So, of course, one could argue that this only shows that an ocean is or can be sentient.
But it would not be a sound argument. Just having those elements is not enough.
If it were, corpses would be sentient as well.

I like to use the analogy of a typical flat glass mirror with reflective silver paint on the back side.
Here , the correct physical properties are arranged so that when you look into a mirror,
you see your reflection, accurate, although reversed.
Now, if you bend that glass, you get a "fun house" reflection, a distortion.
So, by altering even one component, the result is different.
Likewise, pouring silver paint onto a table and tossing a handful of broken glass into it will not give you any reflection, even though its physical component parts are identical to that of a functioning flat glass mirror.

So, the point of this analogy is that while the components of the human brain, when arranged perfectly,
provide a suitable environment for a series of neurochemical events to occur,
Just as a mirror does not see its own reflection, none of those chemicals, the fats and salts and water and so forth,
none of them, combined or separately, witness their own activity.
A human brain, when arranged imperfectly, results in cognitive errors.

The brain doesn't know that it is thinking, because it isn't thinking. It is only relaying electrical signals.
It functions like your phone does, but it doesn't have the conversation
(well, some phones act like they do, with a responding voice).

The physical brain is only providing the environment,
just as the mirror only provides the environment for the perfect reflection of light.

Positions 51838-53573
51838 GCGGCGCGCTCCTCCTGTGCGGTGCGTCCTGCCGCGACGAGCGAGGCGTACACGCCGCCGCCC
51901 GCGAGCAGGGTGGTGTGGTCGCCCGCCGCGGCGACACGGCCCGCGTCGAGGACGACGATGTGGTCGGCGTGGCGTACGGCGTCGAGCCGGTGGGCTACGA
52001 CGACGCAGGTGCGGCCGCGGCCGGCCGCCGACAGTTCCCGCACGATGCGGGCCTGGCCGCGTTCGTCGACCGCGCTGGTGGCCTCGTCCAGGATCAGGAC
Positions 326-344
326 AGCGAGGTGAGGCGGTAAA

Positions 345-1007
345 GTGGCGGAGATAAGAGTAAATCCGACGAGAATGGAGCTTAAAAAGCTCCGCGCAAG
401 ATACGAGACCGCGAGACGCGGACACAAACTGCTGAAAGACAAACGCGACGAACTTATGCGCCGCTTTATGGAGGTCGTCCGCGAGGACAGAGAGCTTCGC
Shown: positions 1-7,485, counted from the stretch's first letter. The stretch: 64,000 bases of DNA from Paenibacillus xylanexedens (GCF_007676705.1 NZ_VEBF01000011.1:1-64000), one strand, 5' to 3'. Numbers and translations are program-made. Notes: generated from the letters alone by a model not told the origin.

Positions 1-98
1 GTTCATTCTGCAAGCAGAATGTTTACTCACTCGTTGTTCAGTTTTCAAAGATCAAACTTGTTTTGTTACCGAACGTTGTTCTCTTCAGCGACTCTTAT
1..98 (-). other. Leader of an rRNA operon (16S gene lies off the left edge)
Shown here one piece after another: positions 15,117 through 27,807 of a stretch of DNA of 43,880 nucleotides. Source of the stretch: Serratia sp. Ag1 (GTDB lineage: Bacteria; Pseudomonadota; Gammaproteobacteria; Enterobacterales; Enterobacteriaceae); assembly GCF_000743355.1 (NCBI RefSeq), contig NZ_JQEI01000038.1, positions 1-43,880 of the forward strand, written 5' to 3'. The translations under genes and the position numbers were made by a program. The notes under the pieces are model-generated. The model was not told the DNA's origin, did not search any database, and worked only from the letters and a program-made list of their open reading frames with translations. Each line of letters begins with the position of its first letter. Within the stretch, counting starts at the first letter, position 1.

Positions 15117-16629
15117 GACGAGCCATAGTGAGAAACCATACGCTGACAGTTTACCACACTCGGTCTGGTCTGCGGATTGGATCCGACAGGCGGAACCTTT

It is mind which arises with, and influenced by the structure of the brain,
which experiences the activity of witnessing these chemical and electric activities
as such things as fear, anger, empathy, and so on.
When you are angry, for example, anger is not happening in your brain.
Yes, there is a mappable area of the brain which is very active when you are angry,
but the physical brain itself is not angry.
That physical area is just a bunch of turned on juice that is experienced as a mind of anger.
But who is experiencing it?

When mind arises as awareness, along with, say, the brain structure of a dog's brain,
the result is dog's awareness (and in all likelihood you are at this point, in fact, a dog)
and the way the brain processes smells and sounds, for example, will be different from a human's
and the mind that arises as the awareness of the dog's brain activity will experience that.
In the case of my dog, it is an amplified awareness of any squirrel withing a 100 ft. radius.

So, the reason why, for example, all carbon based objects (trees, people, dogs charcoal, etc.)
do not all have awareness is that the structure is just not there for every different thing.
This is why "precious human birth' is regarded as essential, or at least very good, for practice of dharma.
Its rare get all that carbon-based chemistry set up just right.
It is believed by some that the mind can mistakenly thing that another object, perhaps a tree, is its body.
In Thailand, I am told, people put little 'spirit houses' in trees for this very reason.

Likewise, a lama explained to me that when we die, that for a short time
the mind still clings to the corpse and is still aware, in a somewhat distorted way (naturally)
of events regarding that corpse. The mind that has arisen over and over again with that body,
over a long lifetime, can have some separation anxiety. "What is happening to my body?" and so forth.

In many cultures it is thought that mind can arise with (I prefer this term rather than 'inhabit') rivers, rocks, mountains and so on. But this is not the same as saying the rocks or trees have awareness.
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Re: The "Materialist View"

Postby PadmaVonSamba » Sun Feb 10, 2013 10:14 pm

jeeprs wrote: I think the difference between living and non-living things is fundamental but that our ability to recognise this fundamental difference has been bred out of us by the materialist society we live in.